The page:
Wal-Mart, the Democrats' New Friend

Wal-Mart is looking to curry favor with Capitol Hill's new majority by donating to Democratic campaigns, adding lobbyists with Democratic connections and engaging in some creative sponsorship opportunities.
Wal-Mart is looking to curry favor with Capitol Hill's new majority by donating to Democratic campaigns, adding lobbyists with Democratic connections and engaging in some creative sponsorship opportunities. (By Chris Hondros -- Getty Images)

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By Jeffrey H. Birnbaum
Tuesday, April 3, 2007

Wal-Mart has taken its lumps lately, especially from the Democratic Party over its treatment of employees. So the company has been courting the new majority on Capitol Hill by doing a lot of the standard stuff: hiring Democratic executives and donating more to the campaigns of Democratic candidates. Its political action committee has given 49 percent of its funds to Democrats this year, up from 32 percent in last year's election.

But last week Wal-Mart's outreach got personal as well -- it's now doing favors for the families of powerful Democratic senators.

Last Tuesday evening, the world's largest retailer sponsored a fancy reception in the Capitol's LBJ Room off the Senate floor to celebrate a yet-to-be-completed documentary about female members of the chamber called "14 Women." The film's three producers include Mary Lambert, the older sister of Sen. Blanche Lincol n (D-Ark.), and Nicole Boxer, the daughter of Sen. Barbara Boxer (D-Calif.). Paul Kane of washingtonpost.com reports that the "Wal-Mart" on the name tags was larger than the names of the guests.

The event was a big hit. Wal-Mart said that 12 of the now-16 women in the Senate (11 D's and five R's) showed up -- including Sens. Lincoln and Boxer, of course. One of the senators who did not attend was Hillary Rodham Clinton (D-N.Y.). Clinton is a former Wal-Mart director (something some of her campaign aides would like the public to forget) whose younger brother, Tony Rodham, was once married to Nicole Boxer (something Clinton probably would like to forget).

But Wal-Mart did more to assist the project than pass out canapes and drinks. Last year the company became the movie's corporate sponsor when it handed the producers $150,000 to help complete the film. "Mary Lambert contacted Wal-Mart and wanted to know if we might be interested in helping to underwrite the documentary," said company spokesman Robert Traynham. "We thought it would be a great opportunity to help highlight the contributions that women have made in U.S. history and particularly in the U.S. Senate."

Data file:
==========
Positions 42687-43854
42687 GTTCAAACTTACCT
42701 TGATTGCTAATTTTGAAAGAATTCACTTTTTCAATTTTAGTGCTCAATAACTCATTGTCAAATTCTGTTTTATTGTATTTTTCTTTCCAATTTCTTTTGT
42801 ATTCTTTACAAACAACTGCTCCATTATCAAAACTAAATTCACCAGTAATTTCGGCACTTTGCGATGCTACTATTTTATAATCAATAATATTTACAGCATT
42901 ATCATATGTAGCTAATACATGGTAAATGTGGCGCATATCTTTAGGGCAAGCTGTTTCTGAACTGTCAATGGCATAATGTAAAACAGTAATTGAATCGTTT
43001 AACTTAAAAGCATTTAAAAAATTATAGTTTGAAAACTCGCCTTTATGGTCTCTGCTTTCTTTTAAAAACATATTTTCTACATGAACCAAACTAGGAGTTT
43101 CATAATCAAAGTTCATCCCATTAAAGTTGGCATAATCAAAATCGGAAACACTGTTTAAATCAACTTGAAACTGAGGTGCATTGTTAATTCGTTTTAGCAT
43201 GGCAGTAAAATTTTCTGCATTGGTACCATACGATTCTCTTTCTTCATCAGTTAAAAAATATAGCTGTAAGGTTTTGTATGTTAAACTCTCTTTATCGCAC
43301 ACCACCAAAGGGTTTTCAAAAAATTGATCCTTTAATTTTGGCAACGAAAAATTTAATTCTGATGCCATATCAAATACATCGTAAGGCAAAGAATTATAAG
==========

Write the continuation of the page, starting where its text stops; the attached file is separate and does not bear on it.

Traynham added that the reception and grant were not forms of backdoor lobbying and had nothing to do with trying to improve Wal-Mart's standing with senators, especially Democratic senators.

Oh.

Soliciting for Good Citizens

Another backdoor lobbying technique (oops, I mean opportunity to celebrate and assist members of Congress) is to conspicuously contribute to a foundation that supports a congressional caucus.

Congress is filled with caucuses -- the Congressional Sportsmen's Caucus, the Congressional Immigration Reform Caucus and the Congressional Internet Caucus, to name just a few. These are groups of like-minded lawmakers who meet regularly to discuss the subjects in which they have a common interest.

But, Washington being Washington, money quickly enters the equation. Some caucuses have foundations that help bankroll events.

The Advisory Committee to the Congressional Internet Caucus, for instance, sponsors gatherings in conjunction with the House co-chairmen of the Congressional Internet Caucus. Its "supporters group" includes dozens of tech firms that lobby Congress intensely, including Google, Microsoft and Yahoo.

The advisory committee's next large event is an April 25 "Wireless Policy and Practices Dialogue." To pay the tab, its Web site lists "sponsorship opportunities," available for $500 to $5,000. A sampling (before it was apparently altered yesterday):


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